According to a Bloomberg article, the Boston Federal Reserve Bank and the Massachusetts Institute of Technology (MIT) are preparing to reveal the results of research into the potential launch of the digital USD (also referred to by some as "Fed Coin").
Wall Street is not happy about it since it feels that it may be left out of the new paradigm for money usage in the U.S.
Wall Street is not excited about the digital dollar
Bloomberg has reported that the Federal Reserve of Boston and MIT are preparing to unveil their research into the digital dollar in July, citing the head of the project, James Cunha.
They have been busy creating prototypes for a digital USD platform.
This is not making the traditional financial world happy as it fears being left out of the new scheme of how Americans will be using money after the USD becomes digitized.
Banks see a threat in the new USD digital system, and the banks' major trade group has opined to Congress that the economy does not need a digital dollar.
Meanwhile, payment giants, including Visa and Mastercard, are partnering with central banks in various countries to become part of the new digital money era and get CBDCs to be used on their networks.
Michael Del Grosso, an analyst from Compass Point Research & Trading LLC, believes that Wall Street is concerned that the new form of payment may leave the current big players behind and create new ones.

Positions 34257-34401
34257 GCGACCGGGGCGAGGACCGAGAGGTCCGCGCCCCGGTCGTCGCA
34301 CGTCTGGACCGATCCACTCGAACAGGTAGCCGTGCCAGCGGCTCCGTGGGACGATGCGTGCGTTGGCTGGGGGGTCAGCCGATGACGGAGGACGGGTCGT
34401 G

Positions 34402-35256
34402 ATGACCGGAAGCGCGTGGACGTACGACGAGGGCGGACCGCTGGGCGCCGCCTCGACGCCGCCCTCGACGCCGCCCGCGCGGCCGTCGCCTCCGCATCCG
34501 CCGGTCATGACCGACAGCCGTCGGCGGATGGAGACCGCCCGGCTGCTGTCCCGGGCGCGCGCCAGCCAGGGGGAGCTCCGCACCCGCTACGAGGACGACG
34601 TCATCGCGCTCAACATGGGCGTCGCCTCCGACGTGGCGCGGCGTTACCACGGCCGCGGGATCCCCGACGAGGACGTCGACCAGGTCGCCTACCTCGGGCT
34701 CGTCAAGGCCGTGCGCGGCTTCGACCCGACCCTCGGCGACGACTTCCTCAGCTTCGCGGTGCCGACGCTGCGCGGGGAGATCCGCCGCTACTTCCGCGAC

Digital USD rollout could be years away
Bloomberg reminds readers that the Fed, lawmakers and the U.S. Treasury Dep have not yet approved of the creation and launch of the digital dollar, and this milestone may not be reached in the next few years.
Besides, the aforementioned parties have not yet determined how a digital USD would interact with the global payments network that everyone is using now.
However, the U.S. and other countries seem to agree that it is necessary to digitize their national currencies, and this is scaring traditional financial players.
However, "the fire has been lit," Josh Lipsky (a top member of the research team) stated, and the world is moving pretty fast in the direction of digital state currencies.
Inspired by Bitcoin and Ethereum
The digital currencies projects that the U.S. government (and heads of other countries) are considering at the moment have been inspired by Bitcoin and Ethereum and their soaring popularity and demand.
However, the government is eyeing the creation of digital currencies made by central banks and known as CBDCs (central bank digital currencies).
Janet Yellen on CBDCs
CBDCs would ensure that users are not threatened by any fraud scams. Besides, Treasury Secretary Janet Yellen believes that CBDCs may help unbanked U.S. citizens.